The Doc Watson Family, Smithsonian Folkways 40012. A first-rate sound portrait of a deeply musical family. 26 performances range from down-home vocal solos such as the English ballad "House Carpenter" to "Southbound," a song composed by Merle Watson in 1965. (I must note here that Doc is very much alive and playing music.)
Altamont - Black Stringband Music, Rounder 0238. 14 amazing rare recordings made in the 1940s of two central Tennessee groups: Frazier & Patterson, a banjo fiddle duet, and Gribble, Lusk and York, a banjo, guitar and fiddle group. Many of us have been inspired enough by these recordings to keep playing the tunes ourselves.
Mountain Music of Kentucky, Smithsonian Folkways 40077. 68 tracks recorded in the field of musicians from southeastern Kentucky. The two CDs include recordings by Roscoe Holcomb (his first), miner/songwriter George Davis, a couple of church congregations and about 10 other very home-style musicians. If you want to get an idea of the rugged, sinewy kind of music Carter and Ralph Stanley probably heard around their home community when they were kids, then listen to this.
Anchored in Love - Carter Family, Rounder 1064. Sixteen of the earliest recordings from this popular old-time music group. There are eight other Carter Family CDs in this series. Furthermore, all of their commercial 78s and radio transcriptions will soon be released by either Bear Family (probably only an expensive imported multi-CD boxed set) or Arhoolie. The Rounder CDs can be purchased one at a time.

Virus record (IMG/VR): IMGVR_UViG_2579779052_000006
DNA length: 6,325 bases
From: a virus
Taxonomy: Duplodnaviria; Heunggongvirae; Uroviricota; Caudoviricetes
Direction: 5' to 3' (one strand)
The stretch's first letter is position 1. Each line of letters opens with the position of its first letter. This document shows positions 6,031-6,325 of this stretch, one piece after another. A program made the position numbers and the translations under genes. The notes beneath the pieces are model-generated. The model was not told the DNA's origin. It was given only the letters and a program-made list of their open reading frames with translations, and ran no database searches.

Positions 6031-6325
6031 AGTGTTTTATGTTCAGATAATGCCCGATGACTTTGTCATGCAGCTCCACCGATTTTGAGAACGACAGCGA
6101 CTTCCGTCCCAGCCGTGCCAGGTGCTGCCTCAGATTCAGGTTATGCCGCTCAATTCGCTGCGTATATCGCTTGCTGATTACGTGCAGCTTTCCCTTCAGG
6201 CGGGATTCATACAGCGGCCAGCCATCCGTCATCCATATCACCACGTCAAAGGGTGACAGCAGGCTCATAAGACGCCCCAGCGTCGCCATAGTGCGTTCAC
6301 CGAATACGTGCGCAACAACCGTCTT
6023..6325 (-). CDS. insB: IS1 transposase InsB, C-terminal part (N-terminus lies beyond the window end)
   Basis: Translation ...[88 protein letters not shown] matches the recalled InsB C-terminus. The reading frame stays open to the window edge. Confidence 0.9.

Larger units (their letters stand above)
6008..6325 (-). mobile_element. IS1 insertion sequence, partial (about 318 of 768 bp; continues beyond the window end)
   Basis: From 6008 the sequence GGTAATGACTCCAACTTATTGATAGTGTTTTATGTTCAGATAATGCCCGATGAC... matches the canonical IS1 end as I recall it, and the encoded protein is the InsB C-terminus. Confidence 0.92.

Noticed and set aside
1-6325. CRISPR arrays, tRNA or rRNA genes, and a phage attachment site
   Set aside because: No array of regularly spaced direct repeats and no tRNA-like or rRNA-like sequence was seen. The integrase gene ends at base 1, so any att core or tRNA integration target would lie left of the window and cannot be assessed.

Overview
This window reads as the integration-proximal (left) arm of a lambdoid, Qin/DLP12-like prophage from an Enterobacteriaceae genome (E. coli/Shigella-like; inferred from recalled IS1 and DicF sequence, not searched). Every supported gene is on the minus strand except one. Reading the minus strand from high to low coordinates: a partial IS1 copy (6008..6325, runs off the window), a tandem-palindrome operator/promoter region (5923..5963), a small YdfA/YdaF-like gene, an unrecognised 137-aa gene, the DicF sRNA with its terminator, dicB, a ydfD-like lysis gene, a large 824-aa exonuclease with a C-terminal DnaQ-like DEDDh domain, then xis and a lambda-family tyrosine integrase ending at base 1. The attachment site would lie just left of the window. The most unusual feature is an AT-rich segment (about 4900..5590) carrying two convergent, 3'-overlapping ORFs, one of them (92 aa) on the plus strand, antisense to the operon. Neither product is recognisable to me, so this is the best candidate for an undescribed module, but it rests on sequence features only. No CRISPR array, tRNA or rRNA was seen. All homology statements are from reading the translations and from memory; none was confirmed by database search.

Freight Train & Other North Carolina Folk Songs and Tunes - Elizabeth Cotten, Smithsonian Folkways 40009. First recording of "Freight Train" sung by its composer. Turn of the century African-American guitar and banjo music played in unique left-handed style. 14 tracks.
Echoes of the Ozarks, Volume 1 or 2, County 3506 or 3507. Great collections of early 78 rpm recordings of string bands mostly from the Ozarks. The first has 22 tracks, the second 21.
Go 'Long Mule - Uncle Dave Macon, County CD 3505. Showman, songwriter, banjoist, singer and the first "star" of the Grand Ole Opry. Included are 18 of his best solo banjo songs and string band performances. His complete recordings are scheduled for re-release by Bear Family Records.
Tommy & Fred: Best Fiddle & Banjo Duets - Tommy Jarrell & Fred Cockerham, County CD-2702. Blue Ridge fiddle and clawhammer banjo music at its classic best. 21 tracks recorded in the sixties and seventies.
Are You From Dixie? Great Country Brother Teams of the 1930s, RCA 8417-2- R. The Monroe, Bolick, Allen, Dixon and Delmore brothers are represented here; some of this is immediately pre-bluegrass music from 78 rpm recordings. Many old-timers in the thirties would have been fans of this music, but would not have called it old-time - it was modern then.
This list was compiled with considerable help from a Chirps Smith's computerized list, "Old-time Music on Compact Disc," which can be obtained by writing Old Time Music On the Radio, PO Box 3014, Elkins, WV 26241. Furthermore, reviews of old-time CDs appear regularly in Bluegrass Unlimited and in a magazine devoted to oldtime music, The Old-Time Herald, PO Box 51812, Durham, NC 27707.